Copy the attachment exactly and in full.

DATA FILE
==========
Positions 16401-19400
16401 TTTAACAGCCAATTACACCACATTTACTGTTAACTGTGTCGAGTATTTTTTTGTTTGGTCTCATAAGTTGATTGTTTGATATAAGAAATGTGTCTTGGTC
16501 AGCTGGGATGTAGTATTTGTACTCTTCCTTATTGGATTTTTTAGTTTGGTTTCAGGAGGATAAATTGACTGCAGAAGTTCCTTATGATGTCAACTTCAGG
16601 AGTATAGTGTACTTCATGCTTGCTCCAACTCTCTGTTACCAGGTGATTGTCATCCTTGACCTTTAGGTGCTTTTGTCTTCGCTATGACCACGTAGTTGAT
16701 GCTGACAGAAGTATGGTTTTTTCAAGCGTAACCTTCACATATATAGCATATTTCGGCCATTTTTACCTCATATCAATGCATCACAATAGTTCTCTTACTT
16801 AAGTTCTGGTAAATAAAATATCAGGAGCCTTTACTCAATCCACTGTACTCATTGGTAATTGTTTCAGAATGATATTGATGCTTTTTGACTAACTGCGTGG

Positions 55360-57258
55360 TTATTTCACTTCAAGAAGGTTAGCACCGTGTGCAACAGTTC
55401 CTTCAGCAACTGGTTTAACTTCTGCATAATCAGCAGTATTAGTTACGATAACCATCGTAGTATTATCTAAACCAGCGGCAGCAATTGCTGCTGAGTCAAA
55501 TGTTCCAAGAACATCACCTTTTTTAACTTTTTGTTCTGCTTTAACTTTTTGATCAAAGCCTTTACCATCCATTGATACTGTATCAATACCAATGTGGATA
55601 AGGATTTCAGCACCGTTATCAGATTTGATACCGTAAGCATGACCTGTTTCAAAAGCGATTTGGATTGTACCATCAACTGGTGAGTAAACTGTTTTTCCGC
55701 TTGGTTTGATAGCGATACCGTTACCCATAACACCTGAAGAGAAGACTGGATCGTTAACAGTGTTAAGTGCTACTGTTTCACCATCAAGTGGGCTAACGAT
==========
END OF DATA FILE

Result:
Positions 16401-19400
16401 TTTAACAGCCAATTACACCACATTTACTGTTAACTGTGTCGAGTATTTTTTTGTTTGGTCTCATAAGTTGATTGTTTGATATAAGAAATGTGTCTTGGTC
16501 AGCTGGGATGTAGTATTTGTACTCTTCCTTATTGGATTTTTTAGTTTGGTTTCAGGAGGATAAATTGACTGCAGAAGTTCCTTATGATGTCAACTTCAGG
16601 AGTATAGTGTACTTCATGCTTGCTCCAACTCTCTGTTACCAGGTGATTGTCATCCTTGACCTTTAGGTGCTTTTGTCTTCGCTATGACCACGTAGTTGAT
16701 GCTGACAGAAGTATGGTTTTTTCAAGCGTAACCTTCACATATATAGCATATTTCGGCCATTTTTACCTCATATCAATGCATCACAATAGTTCTCTTACTT
16801 AAGTTCTGGTAAATAAAATATCAGGAGCCTTTACTCAATCCACTGTACTCATTGGTAATTGTTTCAGAATGATATTGATGCTTTTTGACTAACTGCGTGG

Positions 55360-57258
55360 TTATTTCACTTCAAGAAGGTTAGCACCGTGTGCAACAGTTC
55401 CTTCAGCAACTGGTTTAACTTCTGCATAATCAGCAGTATTAGTTACGATAACCATCGTAGTATTATCTAAACCAGCGGCAGCAATTGCTGCTGAGTCAAA
55501 TGTTCCAAGAACATCACCTTTTTTAACTTTTTGTTCTGCTTTAACTTTTTGATCAAAGCCTTTACCATCCATTGATACTGTATCAATACCAATGTGGATA
55601 AGGATTTCAGCACCGTTATCAGATTTGATACCGTAAGCATGACCTGTTTCAAAAGCGATTTGGATTGTACCATCAACTGGTGAGTAAACTGTTTTTCCGC
55701 TTGGTTTGATAGCGATACCGTTACCCATAACACCTGAAGAGAAGACTGGATCGTTAACAGTGTTAAGTGCTACTGTTTCACCATCAAGTGGGCTAACGAT